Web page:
A Letter to my SBC Brothers.
For the past two weeks I have been trying to make sense of the recent statement on soteriology issued by the SBC. I went through it, point by point, scripture by scripture, only to come up dry. It didn't take long for me to determine where I stood in relation to the views presented, I stand at odds with nearly all of them. Nor did it take me long to determine how I felt about the general premise for the statement being issued, I was disheartened and disappointed by it. What has taken some time is determining exactly what my response should be.
It cannot be a coincidence that this went down in the midst of my personal 30-day internet hiatus. Had I been blogging actively I would have jumped into the fight immediately and came out with guns blazing. Thankfully, my impulsive nature was stifled when I was forced to wait. I've had two weeks to think and pray and study and pray and think about how to proceed from here. As I see it, there are two clear routes lingering in front of me.
Route one follows my flesh. My screaming, angry, demanding flesh that's burning for answers. This is the road I would have readily jumped on two weeks ago. Jumping into the comments section on SBC Today and mixing it up with all the other rage monsters. I want to sit down with you, Brothers, and have you explain to me exactly how you would define apostasy. I want to chat a while about Romans 5 and Hebrews 6. Oh yeah, and let's not forget Romans 9. Can we please sit and talk a while about Romans 9?!
Boy, that's what my flesh is aching for. Answers. Explanations. Retractions. Apologies. Right out of the gate I was ready to fight for it all. Then the Spirit began tugging at my heart with questions. Actually, with a question. A single question that gets to the bottom of the issue: Child, you're getting carried away by symptoms, can you not see the problem?
Oh Spirit, how great thou art! The problem isn't what's in this article. To say that would be to assume that my interpretations of these hefty theological issues are infallibly correct, and I can make no such claim. The problem is the goal and purpose of such a statement which is clearly aimed at drawing lines. No, you're not asking every self-identifying Southern Baptist who has Calvinist leanings to find another denomination. No, you're not saying that if we don't agree with every point in this statement we are terrible Southern Baptists. But what you are doing is outlining our differences and using your platform to declare that said differences are significant enough to set us apart. That, Brothers, is divisive.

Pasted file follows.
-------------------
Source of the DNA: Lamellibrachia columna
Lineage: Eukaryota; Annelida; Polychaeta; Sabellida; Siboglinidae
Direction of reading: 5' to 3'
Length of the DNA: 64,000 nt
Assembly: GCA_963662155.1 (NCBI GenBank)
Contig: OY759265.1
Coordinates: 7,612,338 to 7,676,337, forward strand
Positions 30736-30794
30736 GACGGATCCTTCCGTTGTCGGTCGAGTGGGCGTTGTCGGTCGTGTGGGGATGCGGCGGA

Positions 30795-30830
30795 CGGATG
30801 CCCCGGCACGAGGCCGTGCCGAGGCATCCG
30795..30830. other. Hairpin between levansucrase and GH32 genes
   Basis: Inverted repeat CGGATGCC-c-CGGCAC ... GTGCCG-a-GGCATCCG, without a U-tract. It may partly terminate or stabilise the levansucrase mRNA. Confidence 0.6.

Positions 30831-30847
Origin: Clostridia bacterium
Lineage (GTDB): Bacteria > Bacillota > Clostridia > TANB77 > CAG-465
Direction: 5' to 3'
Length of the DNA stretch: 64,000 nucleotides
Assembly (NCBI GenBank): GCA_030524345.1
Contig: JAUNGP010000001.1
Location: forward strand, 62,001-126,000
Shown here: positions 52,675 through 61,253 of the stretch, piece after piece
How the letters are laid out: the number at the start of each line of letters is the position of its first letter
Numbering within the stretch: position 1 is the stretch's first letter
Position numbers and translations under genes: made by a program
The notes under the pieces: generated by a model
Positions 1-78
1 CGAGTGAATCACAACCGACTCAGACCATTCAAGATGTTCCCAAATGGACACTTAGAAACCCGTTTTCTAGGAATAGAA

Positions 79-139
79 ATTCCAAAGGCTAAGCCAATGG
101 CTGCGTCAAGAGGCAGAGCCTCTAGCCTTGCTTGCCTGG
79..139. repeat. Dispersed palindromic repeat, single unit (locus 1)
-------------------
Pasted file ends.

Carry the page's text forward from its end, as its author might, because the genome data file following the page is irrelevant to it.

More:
I have never gone so far as to call myself a Calvinist, Southern Baptist fit nicely and I have existed contently under that label. Now I find myself in a conundrum. If I have to choose a side, and the "traditional" side is represented by the statement at hand, then I am forced to sidle on over to the Calvinist camp. I didn't realize the two were at such odds. So my knee jerk reaction when forced to pick a team is to prepare a defense against my opposition. That brings us to Route 2.
Brothers, I do not doubt your hearts, but I do question your motive. Because I worship a God that desires unity amongst his children, not division. When I read through Scripture it is not lines and divisions and separation that screams at me from these pages, it is oneness. Now, I am no theologian, and my years of biblical scholarship are laughable in comparison to yours. But I have a Bible, and I have the same Spirit inside of me that you have in you. The Spirit that discerns and guides me into an understanding of this precious text. I have read every verse you referenced in your statement. I have cross referenced, I have prayed, I have asked questions of other brothers and sisters. But it was the Spirit that led me to a profoundly concise answer. A passage of Scripture that was not included, but is so significant. The words of our Savior in John 17:
“I do not ask for these only, but also for those who will believe in me through their word, that they may all be one, just as you, Father, are in me, and I in you, that they also may be in us, so that the world may believe that you have sent me. The glory that you have given me I have given to them, that they may be one even as we are one, I in them and you in me, that they may become perfectly one, so that the world may know that you sent me and loved them even as you loved me."
(John 17:20-23 ESV, emphasis mine)